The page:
What does Propaganda mean?

Definitions for Propagandaˌprɒp əˈgæn də

Here are all the possible meanings and translations of the word Propaganda.

Princeton's WordNet

  1. propaganda(noun)

    information that is spread for the purpose of promoting some cause

Wiktionary

  1. propaganda(Noun)

    A concerted set of messages aimed at influencing the opinions or behavior of large numbers of people.

  2. Origin: From propaganda, short for Congregātiō dē Propagandā Fide, "congregation for propagating the faith", a committee of cardinals established 1622 by Gregory XV to supervise foreign missions, and properly the ablative feminine gerundive of propago (see English propagation). Modern political sense dates from World War I, not originally pejorative.

Webster Dictionary

  1. Propaganda(noun)

    a congregation of cardinals, established in 1622, charged with the management of missions

  2. Propaganda(noun)

    the college of the Propaganda, instituted by Urban VIII. (1623-1644) to educate priests for missions in all parts of the world

  3. Propaganda(noun)

    hence, any organization or plan for spreading a particular doctrine or a system of principles

  4. Origin: [Abbrev. fr. L. de propaganda fide: cf. F. propagande. See Propagate.]

Freebase

  1. Propaganda

    Propaganda is a form of communication that is aimed towards influencing the attitude of the community toward some cause or position by presenting only one side of an argument. Propaganda is usually repeated and dispersed over a wide variety of media in order to create the chosen result in audience attitudes. As opposed to impartially providing information, propaganda, in its most basic sense, presents information primarily to influence an audience. Propaganda often presents facts selectively to encourage a particular synthesis, or uses loaded messages to produce an emotional rather than rational response to the information presented. The desired result is a change of the attitude toward the subject in the target audience to further a political, religious or commercial agenda. Propaganda can be used as a form of ideological or commercial warfare. While the term propaganda has acquired a strongly negative connotation by association with its most manipulative and jingoistic examples, propaganda in its original sense was neutral, and could refer to uses that were generally benign or innocuous, such as public health recommendations, signs encouraging citizens to participate in a census or election, or messages encouraging persons to report crimes to law enforcement, among others.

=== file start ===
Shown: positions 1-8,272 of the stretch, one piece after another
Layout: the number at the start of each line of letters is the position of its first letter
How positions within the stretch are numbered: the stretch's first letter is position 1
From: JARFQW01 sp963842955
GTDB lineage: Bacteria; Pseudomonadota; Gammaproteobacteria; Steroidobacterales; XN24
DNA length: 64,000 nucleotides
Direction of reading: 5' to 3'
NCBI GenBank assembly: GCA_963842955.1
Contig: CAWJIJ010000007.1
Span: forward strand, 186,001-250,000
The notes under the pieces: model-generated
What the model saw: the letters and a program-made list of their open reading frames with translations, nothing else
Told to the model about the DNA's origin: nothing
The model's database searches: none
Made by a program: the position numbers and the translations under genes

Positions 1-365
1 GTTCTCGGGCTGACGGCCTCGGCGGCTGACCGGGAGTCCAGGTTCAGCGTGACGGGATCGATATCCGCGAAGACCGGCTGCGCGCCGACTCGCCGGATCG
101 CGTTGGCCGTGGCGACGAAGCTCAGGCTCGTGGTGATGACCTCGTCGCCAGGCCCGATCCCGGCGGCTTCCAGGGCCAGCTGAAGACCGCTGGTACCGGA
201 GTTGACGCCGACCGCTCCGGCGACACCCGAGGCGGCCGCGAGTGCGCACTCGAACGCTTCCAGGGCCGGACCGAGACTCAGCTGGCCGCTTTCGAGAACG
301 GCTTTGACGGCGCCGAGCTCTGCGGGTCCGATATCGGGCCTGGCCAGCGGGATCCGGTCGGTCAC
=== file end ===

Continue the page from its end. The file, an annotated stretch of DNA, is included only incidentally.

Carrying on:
The Nuttall Encyclopedia

  1. Propaganda

    a congregation, as it is called, at Rome, originated by Gregory XIII., and organised in 1622 by Gregory XV., the object of which is to propagate the faith of the Church among heathen nations and in countries where there is no established hierarchy, connected with which there is a college at Rome called the Congregatio de Propaganda Fide, where pupils are instructed for different fields of missionary enterprise.

U.S. National Library of Medicine

  1. Propaganda

    The deliberate attempt to influence attitudes and beliefs for furthering one's cause or damaging an opponent's cause.

Dictionary of Military and Associated Terms

  1. propaganda

    Any form of adversary communication, especially of a biased or misleading nature, designed to influence the opinions, emotions, attitudes, or behavior of any group in order to benefit the sponsor, either directly or indirectly.

British National Corpus

  1. Nouns Frequency

    Rank popularity for the word 'Propaganda' in Nouns Frequency: #2771

Numerology

  1. Chaldean Numerology

    The numerical value of Propaganda in Chaldean Numerology is: 4

  2. Pythagorean Numerology

    The numerical value of Propaganda in Pythagorean Numerology is: 3

Sample Sentences & Example Usage

  1. Ausonius:

    Propaganda is the art of persuading others of what you don't believe yourself.

  2. North Atlantic Treaty Organization:

    One of the main principles of NATO is that we cannot counter propaganda with more propaganda.

  3. Rita Mae Brown:

    Moral passion without entertainment is propaganda, and entertainment without moral passion is television.

  4. Jean Anouilh:

    Propaganda is a soft weapon hold it in your hands too long, and it will move about like a snake, and strike the other way.

  5. Noam Chomsky:

    All over the place, from the popular culture to the propaganda system, there is constant pressure to make people feel that they are helpless, that the only role they can have is to ratify decisions and to consume.

Images & Illustrations of Propaganda


Translations for Propaganda

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